BREAD OF THE WORD
SUNDAY OF ADVENT II (Cycle A)
Man cannot live without ‘utopias‘, needs to believe in something that gives meaning to your life and impulse to action. When you have a dream you have to strive to reach it, only those who are bent on realizing their dreams develop a transformative capacity that triggers a power capable of overcoming the greatest obstacles that arise. Only those who live for an ideal lived intensely. Life without any ideal loses its meaning.
Large projects that have made history have been great dreamers work, characters that a different future, a different society, a better world imagined; characters who refused to believe that things could not change, who refused to submit to this to live in the moment. Have been the big dreams that motivated men to transform history. Today, however, we seem to be living the death of utopias. The prevailing pragmatism cannot look to the future, many people only live for today, enjoy the most is the time, do not want to think about the future , they have big projects in their life but that no longer idealists and dreamers, but when man loses the ability to dream, when it has no ideal, becomes a compulsive merely reactive, be conformist.
Christian also believes in a ‘utopia‘, but this is essentially founded hope in the promises of God. Christian utopia has deep biblical roots. We found that in the Old Testament the people of Israel lives of the Messianic hope, firmly believes in the arrival of a savior Messiah is that hope that made sense of their history, making “the salvation history.”
In the first reading (cf., Is 11, 1-10), the prophet Isaiah announces the arrival of a righteous judge who will not judge by appearances, will defend the poor and punish the wicked. The prophet presents an image of paradise that looks like the account of a dream: it speaks of peace, reconciliation of man with nature, harmony between living things, “The wolf shall dwell with the lamb, the leopard shall lie down with the kid, the calf and the young lion shall browse together, with a little child shepherds. The cow and the bear, their young knocked over together, and the lion shall eat straw like the ox. The boy played with the hole of the asp, the baby put his hand in the cache of the snake. They will not hurt nor destroy in my entire holy mountain… “(Is 11: 6-9). It is a utopia that is based on faith in the messianic hope.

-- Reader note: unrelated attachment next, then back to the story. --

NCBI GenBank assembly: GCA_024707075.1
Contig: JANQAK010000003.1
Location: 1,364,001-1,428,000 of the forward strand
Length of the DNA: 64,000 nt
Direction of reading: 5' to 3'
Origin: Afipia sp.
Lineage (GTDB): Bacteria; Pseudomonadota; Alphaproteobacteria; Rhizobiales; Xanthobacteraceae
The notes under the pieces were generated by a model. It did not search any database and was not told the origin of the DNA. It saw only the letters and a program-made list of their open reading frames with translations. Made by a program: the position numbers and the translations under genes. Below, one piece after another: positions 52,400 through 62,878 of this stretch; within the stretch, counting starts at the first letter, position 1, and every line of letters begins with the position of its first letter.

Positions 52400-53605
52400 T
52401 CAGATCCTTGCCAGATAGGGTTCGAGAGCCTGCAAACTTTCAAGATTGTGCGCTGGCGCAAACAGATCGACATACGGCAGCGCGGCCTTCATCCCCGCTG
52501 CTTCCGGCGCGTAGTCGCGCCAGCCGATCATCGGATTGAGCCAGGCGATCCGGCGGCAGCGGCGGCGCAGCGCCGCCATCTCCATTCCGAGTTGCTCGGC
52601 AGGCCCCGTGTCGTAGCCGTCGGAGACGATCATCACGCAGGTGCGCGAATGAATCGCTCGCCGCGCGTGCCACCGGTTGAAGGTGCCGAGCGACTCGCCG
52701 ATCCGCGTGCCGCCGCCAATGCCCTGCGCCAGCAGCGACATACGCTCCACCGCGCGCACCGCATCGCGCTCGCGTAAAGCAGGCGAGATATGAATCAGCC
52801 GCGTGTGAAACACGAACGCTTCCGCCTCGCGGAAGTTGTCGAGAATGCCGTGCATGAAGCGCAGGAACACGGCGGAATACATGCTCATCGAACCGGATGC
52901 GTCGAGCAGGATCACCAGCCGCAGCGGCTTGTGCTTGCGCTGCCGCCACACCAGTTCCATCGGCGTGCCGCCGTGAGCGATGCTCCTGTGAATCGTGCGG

The realization of the messianic utopia, described in several passages in the book of Isaiah, will be the end of human history. With the second coming of Christ fully comply announced by the prophet, there will be no more wars, no divisions, the Lord will wipe away tears from our eyes, there will be no more crying or pain, and the last enemy defeated is death ( Cf . , Ap 21 , 4 ), so Christians live in anxious expectancy of the soon return of the Lord. Christian utopia shows us the world, but it draws us into its transformation to accelerate the arrival of the fullness of God’s kingdom. Indeed, await the coming of the Lord does not mean sit back, it is a commitment to work preparing his ‘return’ does not mean evade our responsibilities, but assume a Christian spirit.
In the second reading (cf. Rm 15 , 4-9), the apostle Paul exhorts us to keep hope, trusting in the faithfulness of God who keeps his promises, “… among our patience and comfort of the scriptures might have hope” ( Rm 15, 4 ). Hope is the inseparable companion of faith, hope without faith decays and eventually dies.
Waiting also means the ability to project a different future, the reality is guaranteed by God’s promise. We must shake off our sins of omission, inaction, our lack of hope, as Jürgen Moltmann says in his book “Theology of Hope”: God promises us a new heaven and a new earth, and man acts as if not exist around this land. God promises eternal life and man live as if this life were the only existing. God promises heaven and earth only man prefers. Christian hope is not mere utopia, but is grounded in our faith in Christ, reason and foundation of our hope without the knowledge of faith; hope would become mere utopia, in the sense impossible. Having hope is not unrealistic, just the opposite, having more realistic hope. Hope does not take things as they are but as there should be, i.e., the man of hope sees another dimension of things, see other possibilities that cannot see that does not have faith and hope. The man of hope anticipates the future, projecting a future that is not yet, but it will become.